Jane Eyre is a novel written by Charlotte Brontë (1816-1855) in 1847, however, the novel was published under the pseudonym of Currer Bell. In addition, the novel could be considered as an autobiographical novel because Charlotte Brontë used his novel as a way she had to express all her repressed feelings. The novel belongs to the Victorian era, however, there are many elements in the novel that show signs of being a Romantic novel. In this essay, I am going to talk about the novel Jane Eyre as a Romantic novel.
At first, the novel is a novel of development (bildungsroman), in which Jane Eyre is a totally innovative woman because she moves away from the stereotypes of women of the time, since she seeks independence and freedom, her own autonomy, in other words, she does not want to depend on any man, she only wants to be with a man if it is a true love. For example, she finds true love but not her own autonomy together with Rochester in Thornfield Hall, whilst she does not feel love towards St. John River but she has autonomy with him in Moor House. Therefore, after living in Moor House and being autonomous, she decides to return and she can get married with Rochester. The union between love and autonomy provides the perfect marriage.
Moreover, the independence Jane requires with Rochester is not provided at first because she found that Rochester is already married, so Jane would be considered his lover, so she decided to leave him and seek her own independence as a free woman.
In addition, religion has an important role in the novel. There are two characters that have religious attitudes and views, such as Mr Brocklehurst and St. John Rivers. They try to convey their ideas to Jane Eyre, but she remains mentally strong towards them, since she has her beliefs more clear, in addition to being very rebellious. The only company she has is God.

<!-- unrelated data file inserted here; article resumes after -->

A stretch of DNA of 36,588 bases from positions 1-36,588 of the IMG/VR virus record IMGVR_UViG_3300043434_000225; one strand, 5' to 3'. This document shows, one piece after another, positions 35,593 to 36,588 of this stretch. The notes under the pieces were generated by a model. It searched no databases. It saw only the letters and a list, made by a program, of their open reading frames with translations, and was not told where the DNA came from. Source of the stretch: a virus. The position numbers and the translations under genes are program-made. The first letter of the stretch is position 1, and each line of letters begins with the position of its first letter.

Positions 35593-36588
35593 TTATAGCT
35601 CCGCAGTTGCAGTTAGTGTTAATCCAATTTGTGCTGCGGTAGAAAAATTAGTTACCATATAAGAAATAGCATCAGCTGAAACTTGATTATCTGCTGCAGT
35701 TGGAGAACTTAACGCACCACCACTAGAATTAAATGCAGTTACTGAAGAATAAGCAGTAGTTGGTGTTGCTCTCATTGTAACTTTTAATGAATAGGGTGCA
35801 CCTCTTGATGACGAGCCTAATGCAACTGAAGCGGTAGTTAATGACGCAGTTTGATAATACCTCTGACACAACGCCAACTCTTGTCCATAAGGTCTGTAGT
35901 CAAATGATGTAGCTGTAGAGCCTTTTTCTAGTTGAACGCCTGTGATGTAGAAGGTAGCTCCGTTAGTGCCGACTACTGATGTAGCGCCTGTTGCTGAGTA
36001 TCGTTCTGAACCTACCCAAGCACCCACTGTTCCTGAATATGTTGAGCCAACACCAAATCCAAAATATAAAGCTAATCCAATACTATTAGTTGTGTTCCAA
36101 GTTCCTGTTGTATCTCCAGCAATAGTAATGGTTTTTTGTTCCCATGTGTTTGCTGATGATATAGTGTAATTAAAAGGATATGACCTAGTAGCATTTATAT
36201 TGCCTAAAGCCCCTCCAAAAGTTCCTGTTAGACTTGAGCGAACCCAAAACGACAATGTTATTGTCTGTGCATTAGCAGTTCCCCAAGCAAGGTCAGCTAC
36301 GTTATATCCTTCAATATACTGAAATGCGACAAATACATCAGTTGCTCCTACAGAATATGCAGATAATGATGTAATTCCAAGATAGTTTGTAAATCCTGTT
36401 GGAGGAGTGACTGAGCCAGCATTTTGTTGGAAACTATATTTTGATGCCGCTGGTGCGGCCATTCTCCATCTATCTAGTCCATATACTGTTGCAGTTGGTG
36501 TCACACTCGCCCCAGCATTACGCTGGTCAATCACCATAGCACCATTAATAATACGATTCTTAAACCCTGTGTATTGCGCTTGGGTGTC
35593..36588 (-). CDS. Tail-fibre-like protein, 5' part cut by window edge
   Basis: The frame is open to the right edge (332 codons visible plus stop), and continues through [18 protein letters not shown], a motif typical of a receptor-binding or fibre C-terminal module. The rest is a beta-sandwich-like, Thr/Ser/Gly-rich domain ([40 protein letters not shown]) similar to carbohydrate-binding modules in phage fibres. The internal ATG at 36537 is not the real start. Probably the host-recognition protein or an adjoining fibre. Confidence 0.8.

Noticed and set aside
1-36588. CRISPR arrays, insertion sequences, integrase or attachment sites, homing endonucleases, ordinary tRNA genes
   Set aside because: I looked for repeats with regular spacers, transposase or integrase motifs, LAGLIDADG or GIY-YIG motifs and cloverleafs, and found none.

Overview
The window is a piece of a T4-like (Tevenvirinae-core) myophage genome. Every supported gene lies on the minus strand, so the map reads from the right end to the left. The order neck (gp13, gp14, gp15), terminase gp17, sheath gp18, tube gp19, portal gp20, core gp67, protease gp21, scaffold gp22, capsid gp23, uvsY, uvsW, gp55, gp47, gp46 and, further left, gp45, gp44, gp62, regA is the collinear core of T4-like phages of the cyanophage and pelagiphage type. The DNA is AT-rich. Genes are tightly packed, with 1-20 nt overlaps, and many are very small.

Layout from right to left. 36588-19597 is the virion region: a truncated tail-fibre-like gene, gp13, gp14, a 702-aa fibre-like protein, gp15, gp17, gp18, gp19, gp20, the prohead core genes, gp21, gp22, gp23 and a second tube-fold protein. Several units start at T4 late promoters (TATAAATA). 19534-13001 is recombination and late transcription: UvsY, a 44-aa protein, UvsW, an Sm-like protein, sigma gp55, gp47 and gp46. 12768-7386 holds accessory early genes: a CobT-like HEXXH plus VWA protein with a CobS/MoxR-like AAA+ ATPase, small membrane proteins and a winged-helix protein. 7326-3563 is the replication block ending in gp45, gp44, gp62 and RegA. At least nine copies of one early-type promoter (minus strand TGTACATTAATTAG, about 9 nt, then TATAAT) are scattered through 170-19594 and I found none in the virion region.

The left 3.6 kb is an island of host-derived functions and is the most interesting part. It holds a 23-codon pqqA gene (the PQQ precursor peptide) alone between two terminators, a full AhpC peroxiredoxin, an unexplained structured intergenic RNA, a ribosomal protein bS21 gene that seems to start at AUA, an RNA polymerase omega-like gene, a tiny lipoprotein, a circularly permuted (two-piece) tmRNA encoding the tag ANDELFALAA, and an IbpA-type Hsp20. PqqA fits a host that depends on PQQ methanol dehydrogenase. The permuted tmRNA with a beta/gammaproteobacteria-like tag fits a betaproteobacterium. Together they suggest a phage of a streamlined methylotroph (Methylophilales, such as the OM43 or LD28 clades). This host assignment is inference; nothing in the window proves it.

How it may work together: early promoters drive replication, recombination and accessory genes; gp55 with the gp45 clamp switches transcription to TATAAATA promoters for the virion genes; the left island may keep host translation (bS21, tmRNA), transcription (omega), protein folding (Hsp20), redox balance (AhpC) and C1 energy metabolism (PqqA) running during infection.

It is important to realize that there are some gothic elements in the novel that represent romanticism in its entirety. An example of this would be the scene in which Bertha Mason sets Rochester’s bed on fire while he slept, but eventually Jane saves Rochester from the fire, as a sample of a Victorian heroine. Finally, there is a romantic element, nature, that is perfectly reflected in the novel. This element can be connected with the chestnut tree in the orchard, it is used as a foreshadowing of the inminent breakdown of the marriage of both Jane and Rochester.
To conclude, those romantic elements point out the idea that the novel shows how women, in this case, Jane Eyre, can achieve the autonomy they so much required, without taking into account the social class of each person or dependence on a man, so that women could become free and respected individually.